Frame Within a Frame
Now this is not a lesser composition, the frame within a frame, but this is gonna be a really good bridge for us before we actually dig into compositional theory. Because this is one of those things that's like a hey, yeah, put something in a frame between something else. And it's a little bit more vague but it's still really a good trick. And this is the frame within a frame. Now our photos are always seen through frames. Sometimes it is a literal frame and sometimes it's just the edge of the screen. We talked about this very early on in the presentation, we're talking about how you are framing what you're looking at. Using something to create a frame creates more focus on your subject and adds more depth. So we're putting a frame within the frame which is the edge of the screen. Here we have the couple, they are framed by this triangle shape of the woods. Secondarily they are also kinda framed a little bit by the water as well. They kinda occupy their own space in the scene. Very imp...
ortant concept to continue thinking about, giving things their own space. When you are doing frame within a frame you want to creatively think of objects to use as frames. Think of things like trees, doorways, tunnels, bridges, windows, anything that lets you look through something, at something else. Framing can also add context, meaning, or depth to a photo. Especially when the framing device, meaning what is surrounding your subject, is related to it. Give the sense of depth. I remember seeing this photo years ago and it was basically, it was a picture of a fire but it was firefighters fighting the fire and they were the framing device for the fire. And so it was a wide-angle shot and they were all kind of in this cluster and the photographer was shooting through them at the fire and they created this beautiful framing device. And it's about establishing narrative and context through the way you're telling that story. Bridge. Doorway. Very easy device to use. Now more often than not, you wanna keep the exposure and the focus on your subject. If it's possible, use a foreground frame that is darker than the background. It's because our eyes immediately go to the brightest part of the image and less so to the dark parts. And if you're surrounding, it's kinda like creating a visual vignette, like a practical vignette around what we're directing the eye toward. Now using a dark frame provides depth without taking away from the subject. But, this isn't an absolute case because you can also do a light frame and break that rule. So remember, one of the rules can be broken. It's up to you to implement them. Now, those are hopefully gonna be some of the more common things that you may or may not have heard about. The guides, the rules, the compositional kind of tools like frame within a frame. We're gonna dig into visual theories in just a second. Which you're gonna apply a lot of these things in the more abstract and it's gonna break down even some of the things that you're already familiar with to explain how and why and where they come from.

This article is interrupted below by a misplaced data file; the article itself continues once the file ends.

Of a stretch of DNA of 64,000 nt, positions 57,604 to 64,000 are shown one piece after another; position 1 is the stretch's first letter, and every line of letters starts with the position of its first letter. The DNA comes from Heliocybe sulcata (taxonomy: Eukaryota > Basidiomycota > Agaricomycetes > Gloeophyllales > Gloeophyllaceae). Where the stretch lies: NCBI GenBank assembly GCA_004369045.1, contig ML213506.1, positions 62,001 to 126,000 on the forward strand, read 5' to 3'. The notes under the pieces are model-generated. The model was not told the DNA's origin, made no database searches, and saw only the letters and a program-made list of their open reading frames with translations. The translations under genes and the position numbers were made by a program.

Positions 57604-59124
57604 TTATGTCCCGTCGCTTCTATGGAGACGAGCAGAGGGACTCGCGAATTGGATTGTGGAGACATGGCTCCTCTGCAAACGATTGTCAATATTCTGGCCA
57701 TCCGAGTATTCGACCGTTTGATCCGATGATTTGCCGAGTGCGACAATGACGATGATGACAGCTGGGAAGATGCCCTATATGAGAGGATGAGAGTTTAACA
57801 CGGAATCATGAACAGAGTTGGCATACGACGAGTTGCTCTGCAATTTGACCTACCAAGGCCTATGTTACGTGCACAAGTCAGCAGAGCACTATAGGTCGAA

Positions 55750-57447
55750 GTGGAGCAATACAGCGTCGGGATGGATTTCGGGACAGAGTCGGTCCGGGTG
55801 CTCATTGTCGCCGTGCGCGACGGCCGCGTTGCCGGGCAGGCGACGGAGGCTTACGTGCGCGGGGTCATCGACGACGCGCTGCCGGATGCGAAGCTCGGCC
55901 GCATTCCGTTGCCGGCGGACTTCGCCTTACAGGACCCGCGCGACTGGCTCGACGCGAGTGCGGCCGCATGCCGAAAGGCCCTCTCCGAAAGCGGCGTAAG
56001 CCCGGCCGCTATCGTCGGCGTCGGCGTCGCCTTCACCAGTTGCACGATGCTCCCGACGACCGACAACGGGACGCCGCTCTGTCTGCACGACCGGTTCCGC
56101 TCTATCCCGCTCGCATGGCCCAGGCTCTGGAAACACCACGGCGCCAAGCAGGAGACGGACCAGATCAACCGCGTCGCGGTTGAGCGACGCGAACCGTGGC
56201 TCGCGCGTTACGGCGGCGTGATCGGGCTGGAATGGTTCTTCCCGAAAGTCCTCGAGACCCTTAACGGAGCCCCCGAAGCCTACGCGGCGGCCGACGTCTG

You know the basics of composition – now take it to the next level. Good composition is more than following a strict set of rules and guidelines. In fact, those very things can stifle your creativity and make your work fade into the pack of other photographers. In this class, Chris Knight shows you that there is more to composition than a few lines – it’s about creating balance in an image. He’ll introduce the Gestalt Principle and encourage you to look beyond the rule of thirds and utilize contrast, leading lines and more for interesting and dynamic images.